The business organization of most big factories is simple enough. Almost all cotton-mill properties are managed by a board of directors elected by the stockholders. These directors appoint officers, among whom the treasurer and the agent are the important personages, the first having charge of the finances, the buying of supplies, payment of expenses, and selling of goods; the second having the actual manufacture of the goods under his control, the hiring of labor, the management of the shops or mills. The treasurer of most New England manufacturing corporations lives in Boston, where the goods are sold, and the agent lives near the mills. Taking a big cotton-mill, the agent employs a head or superintendent for each of the important departments, such as the carding, roving, spinning, weaving, bleaching, printing, and packing. Under these superintendents there may be many or few foremen, according to the character of the work. In some departments where the work is all of the same character, each girl of the three hundred in a room doing precisely what her neighbor does, year in and year out, a few foremen suffice. In one room at the mill I have in mind, a room 800 feet long by 70 feet wide, the girls who tend the spindles need small advice, and being paid by the product turned out from their machines, they need small supervision. In other departments, the print works, for instance, there are a variety of operations requiring comparatively few men, but a high grade of intelligence and constant supervision by expert foremen. The transfer of the designs to the copper rolls used in printing, the mixing of the colors, the adjustment of elaborate machinery, all this delicate work requires vast experience. The discipline of such mills is by no means military. In visiting several of the largest of them I was impressed with the friendly relations between superintendents and men. “We never scold,” said the agent of a big mill. 'If a man or girl proves to be habitually careless or idle, a discharge follows; but for small infractions of rules we trust the various foremen to look after their own people. In the sixteen years I have been here we have had no strikes." At half-past six in the morning the bell rings for work to begin; there is an hour’s intermission at noon, and then from one to six it goes on again. On Saturdays all work in most cotton-mills stops for the day at noon. The law limits factory work in Massachusetts to fifty-eight hours a week. In New York State there is no such limit. In some trades, the Lynn shoe shops, for instance, work begins at seven o’clock and there is only half an hour’s stop at noon. In Connecticut, the hours at Waterbury and Ansonia are the same as in Lynn. In the papermills of Massachusetts and Connecticut work begins at half-past six, with an hour at noon.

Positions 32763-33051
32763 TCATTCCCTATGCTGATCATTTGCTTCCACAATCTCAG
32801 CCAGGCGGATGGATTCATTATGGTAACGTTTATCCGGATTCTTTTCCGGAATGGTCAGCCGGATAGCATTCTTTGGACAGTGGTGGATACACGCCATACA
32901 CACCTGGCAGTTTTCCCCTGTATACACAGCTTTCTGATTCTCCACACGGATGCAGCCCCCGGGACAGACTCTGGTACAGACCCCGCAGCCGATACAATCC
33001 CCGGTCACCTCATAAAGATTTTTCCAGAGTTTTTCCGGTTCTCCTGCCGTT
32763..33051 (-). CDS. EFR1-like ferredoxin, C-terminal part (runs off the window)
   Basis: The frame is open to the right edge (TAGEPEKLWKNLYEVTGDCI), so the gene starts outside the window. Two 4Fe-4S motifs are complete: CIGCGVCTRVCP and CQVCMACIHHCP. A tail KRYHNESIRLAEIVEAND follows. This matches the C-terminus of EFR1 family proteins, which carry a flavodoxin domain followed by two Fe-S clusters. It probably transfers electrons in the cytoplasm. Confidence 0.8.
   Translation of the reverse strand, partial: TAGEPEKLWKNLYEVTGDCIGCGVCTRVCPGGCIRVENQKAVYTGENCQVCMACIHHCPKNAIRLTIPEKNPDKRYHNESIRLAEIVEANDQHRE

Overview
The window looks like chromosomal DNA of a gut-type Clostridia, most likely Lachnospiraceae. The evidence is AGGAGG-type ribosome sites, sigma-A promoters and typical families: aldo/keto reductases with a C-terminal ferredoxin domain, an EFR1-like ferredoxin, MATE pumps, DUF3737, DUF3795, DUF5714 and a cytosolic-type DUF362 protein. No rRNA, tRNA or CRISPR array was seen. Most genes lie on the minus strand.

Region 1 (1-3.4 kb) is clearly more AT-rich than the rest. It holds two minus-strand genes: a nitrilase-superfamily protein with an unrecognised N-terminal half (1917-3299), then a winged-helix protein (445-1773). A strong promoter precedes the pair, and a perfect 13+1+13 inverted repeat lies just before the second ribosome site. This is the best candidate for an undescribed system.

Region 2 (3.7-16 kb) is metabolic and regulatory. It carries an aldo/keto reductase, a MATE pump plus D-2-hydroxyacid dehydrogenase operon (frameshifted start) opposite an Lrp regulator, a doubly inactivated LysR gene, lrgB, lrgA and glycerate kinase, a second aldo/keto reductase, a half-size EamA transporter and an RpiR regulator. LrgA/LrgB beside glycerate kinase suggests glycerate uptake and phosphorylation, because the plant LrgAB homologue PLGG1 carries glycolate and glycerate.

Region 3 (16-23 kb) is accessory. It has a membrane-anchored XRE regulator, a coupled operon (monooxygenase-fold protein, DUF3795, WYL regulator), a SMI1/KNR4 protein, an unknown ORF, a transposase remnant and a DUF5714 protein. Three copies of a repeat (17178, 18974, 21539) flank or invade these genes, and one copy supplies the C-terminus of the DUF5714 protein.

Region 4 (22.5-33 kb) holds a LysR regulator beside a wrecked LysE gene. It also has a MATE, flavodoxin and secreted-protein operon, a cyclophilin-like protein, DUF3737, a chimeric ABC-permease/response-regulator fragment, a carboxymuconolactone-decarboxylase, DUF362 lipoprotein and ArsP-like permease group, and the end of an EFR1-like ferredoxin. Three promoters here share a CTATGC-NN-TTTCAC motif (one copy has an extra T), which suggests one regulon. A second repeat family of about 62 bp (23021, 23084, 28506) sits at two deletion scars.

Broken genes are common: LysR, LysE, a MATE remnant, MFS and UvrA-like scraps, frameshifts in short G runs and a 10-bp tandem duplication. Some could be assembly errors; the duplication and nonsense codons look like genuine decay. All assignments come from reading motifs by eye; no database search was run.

Opinions differ as to whether or not the growth of the factory system is a blessing to a community, but, as a rule, it is conceded that the standard of intelligence and of living among the mill-hands of New England is not so high now as it was forty years ago. And this, notwithstanding higher wages and shorter hours. In 1850, the average mill-hand earned $175 a year, as against $300 at present, and worked thirteen hours a day as against ten hours to-day. The American farmer’s daughter who worked in the cotton mills fifty years ago has been almost wholly displaced, first by women of Irish and English birth, and more recently by the French Canadian, all representing lower types. The very growth of the mills has tended to do away with certain features of factory life, that worked for good in smaller communities. In the old days, say in 1850, the American girls who made cotton cloth in Lowell, or shoes in Lynn, or thread in Manchester, had their own singing and reading societies, their benevolent clubs, and church sociables. The owner or agent of a small mill in a small town was able to exercise something of a paternal supervision over the few hundred girls or men who might work for him. With the immense increase in mill plants, the force now numbering thousands where it was hundreds fifty years ago, this is impossible. Yet, whether it be as a matter of self-interest or not, the visitor to Lowell, Manchester, Lawrence, Fall River, and other factory centres will find an attempt on the part of mill owners to help the hands after they leave the buildings. Saving societies, libraries, hospitals are common. In Lawrence there are no less than three flourishing co-operative stores patronized exclusively by mill-hands. The rise in power of the unions seems to have made the mill-hands suspicious of all interference with matters outside the mill. One is apt to find a dozen unions in a cotton-mill, and in the shoe shops there are unions for every one of the score or more of operations through which a shoe passes. The factory law of Massachusetts prescribes that wages shall be paid weekly. This rule has been found to work rather disadvantageously so far as saving by the mill-hand goes, for, receiving no large sum of money in a lump, he finds it difficult to spare from the comparatively small weekly wage. Efforts are made almost periodically by many mill corporations to render the homes of the hands more sanitary than they were in earlier years, and attractive with gardens and flowers. In some towns, notably in Manchester, where the mill operatives number many native Americans, some success in this direction has been met with; in other towns, notably the larger centres—Lowell, Nashua, Fall River, Lawrence—where the population is either foreign-born or but one generation removed from it, not much has been effected. The hands live mostly in tenements unadorned with gardens or even grass-plats. A large number of the hands in every factory are young people who have to board, necessitating the existence in all mill towns of large rows of tenements known as boarding-houses, as a rule dreary homes inside and out. The people who live in them, looking upon themselves as temporary inmates or tenants only, cannot be induced to better their surroundings, and will decline to care for the vines and flowers offered to them by their employers. . . .